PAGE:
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NY Fed Fired Examiner Who Took on Goldman

Lawyer Carmen Segarra said she was pressured to change her finding that the way Goldman Sachs managed conflicts of interest was flawed.

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Logan

Oct. 14, 2013, 2:25 p.m.

Well, before the comments disintegrate into name calling and agenda pushing, lets all agree that progressives, neo-liberals, neo-conservatives, Democrats, Republicans, Libertarians, ‘TeaBags’, Libtards (as the most childish of adults in our society style them) can all agree that this chick has a hell of a case and deserves to hold her entire leaderships feet to the fire on this issue.

Finally, some common ground EVERYONE can agree on. Manipulating regulation for financial gain is BAD. Seems too hard to find something everyone can actually support these days.

Good Job Propublica, on keeping the reporting fact based and unbiased, which you do not always do. Kudos.

Archie1954

Oct. 14, 2013, 3:25 p.m.

But Mr. Greenwood, it isn’t the poor who are destroying balanced budgets. It isn’t welfare that is increasing the deficit. It is in fact a bad choice by all US administrations with help from Congress. The choice to export violence everywhere in the world, the setting up and maintenance of over 700 military bases in foreign countries, the purchase of military armaments. All of these are poor choices and the result of such government errors of judgement is the destruction of American society and American infrastructure. The nation is literally bleeding itself to death. Don’t blame today’s problems on the poor.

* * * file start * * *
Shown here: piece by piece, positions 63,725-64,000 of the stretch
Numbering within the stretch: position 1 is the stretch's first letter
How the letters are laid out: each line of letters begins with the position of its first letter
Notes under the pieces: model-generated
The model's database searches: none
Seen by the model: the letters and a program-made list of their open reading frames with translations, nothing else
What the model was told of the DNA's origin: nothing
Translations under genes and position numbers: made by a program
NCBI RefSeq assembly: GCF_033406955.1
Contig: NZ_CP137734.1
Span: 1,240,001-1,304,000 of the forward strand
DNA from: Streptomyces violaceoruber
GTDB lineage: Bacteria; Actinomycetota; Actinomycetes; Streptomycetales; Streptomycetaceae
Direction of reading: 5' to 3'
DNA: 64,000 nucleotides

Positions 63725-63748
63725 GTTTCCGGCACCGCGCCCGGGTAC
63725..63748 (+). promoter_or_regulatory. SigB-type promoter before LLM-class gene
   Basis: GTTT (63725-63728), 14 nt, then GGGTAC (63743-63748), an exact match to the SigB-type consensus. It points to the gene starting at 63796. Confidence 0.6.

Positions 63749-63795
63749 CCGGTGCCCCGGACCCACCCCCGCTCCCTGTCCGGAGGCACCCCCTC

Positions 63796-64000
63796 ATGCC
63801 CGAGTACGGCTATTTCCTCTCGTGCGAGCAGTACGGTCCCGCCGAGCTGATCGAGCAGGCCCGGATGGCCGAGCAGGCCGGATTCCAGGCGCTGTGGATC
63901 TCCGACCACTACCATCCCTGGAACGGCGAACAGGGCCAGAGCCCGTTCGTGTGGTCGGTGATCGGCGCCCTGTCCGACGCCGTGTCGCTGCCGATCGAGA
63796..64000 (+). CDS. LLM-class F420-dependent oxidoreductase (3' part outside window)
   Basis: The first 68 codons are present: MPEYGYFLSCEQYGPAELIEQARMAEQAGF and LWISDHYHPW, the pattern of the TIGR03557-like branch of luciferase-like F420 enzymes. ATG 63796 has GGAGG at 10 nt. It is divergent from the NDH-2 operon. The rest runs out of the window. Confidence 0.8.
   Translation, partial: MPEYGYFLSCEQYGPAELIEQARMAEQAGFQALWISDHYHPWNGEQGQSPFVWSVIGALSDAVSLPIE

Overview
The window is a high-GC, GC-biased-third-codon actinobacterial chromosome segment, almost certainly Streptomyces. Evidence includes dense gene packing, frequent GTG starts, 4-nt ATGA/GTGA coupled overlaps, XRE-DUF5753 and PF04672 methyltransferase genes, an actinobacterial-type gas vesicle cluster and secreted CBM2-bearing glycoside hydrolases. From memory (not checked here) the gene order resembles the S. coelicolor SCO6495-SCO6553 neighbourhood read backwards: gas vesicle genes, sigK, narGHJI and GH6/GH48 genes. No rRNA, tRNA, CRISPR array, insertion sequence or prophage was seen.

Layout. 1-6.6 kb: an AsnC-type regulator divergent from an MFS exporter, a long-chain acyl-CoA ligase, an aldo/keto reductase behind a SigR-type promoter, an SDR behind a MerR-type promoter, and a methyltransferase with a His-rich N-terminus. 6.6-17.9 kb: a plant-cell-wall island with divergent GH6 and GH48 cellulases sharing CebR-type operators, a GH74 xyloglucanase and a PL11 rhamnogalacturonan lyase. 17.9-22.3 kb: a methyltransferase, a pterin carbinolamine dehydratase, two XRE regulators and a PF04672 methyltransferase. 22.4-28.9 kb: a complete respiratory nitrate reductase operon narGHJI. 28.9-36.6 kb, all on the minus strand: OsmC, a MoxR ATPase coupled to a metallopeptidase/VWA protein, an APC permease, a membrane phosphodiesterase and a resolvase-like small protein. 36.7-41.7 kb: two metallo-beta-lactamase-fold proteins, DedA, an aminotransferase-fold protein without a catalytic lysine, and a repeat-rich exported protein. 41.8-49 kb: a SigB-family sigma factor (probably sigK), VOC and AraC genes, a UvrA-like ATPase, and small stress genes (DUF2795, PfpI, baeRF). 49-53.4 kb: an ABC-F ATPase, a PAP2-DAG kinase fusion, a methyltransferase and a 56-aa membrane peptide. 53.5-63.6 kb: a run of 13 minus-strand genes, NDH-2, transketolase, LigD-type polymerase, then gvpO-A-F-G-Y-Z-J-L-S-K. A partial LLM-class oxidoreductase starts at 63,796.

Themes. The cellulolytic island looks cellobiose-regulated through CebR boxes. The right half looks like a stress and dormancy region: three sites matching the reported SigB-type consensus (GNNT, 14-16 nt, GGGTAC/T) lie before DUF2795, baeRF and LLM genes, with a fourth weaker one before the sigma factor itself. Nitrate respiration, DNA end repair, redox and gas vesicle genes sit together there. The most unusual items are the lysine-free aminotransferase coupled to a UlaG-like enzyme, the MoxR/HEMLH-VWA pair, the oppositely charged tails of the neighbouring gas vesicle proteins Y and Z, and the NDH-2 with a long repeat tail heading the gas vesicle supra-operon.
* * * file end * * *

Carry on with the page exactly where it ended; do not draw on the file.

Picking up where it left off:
R. T. Greenwood

Oct. 14, 2013, 3:41 p.m.

I agree with the military stuff completely but it’s everything and yes including the poor who are a drain on resources rather than paying a fair share FOR resources.

Dina J Padilla

Oct. 14, 2013, 3:50 p.m.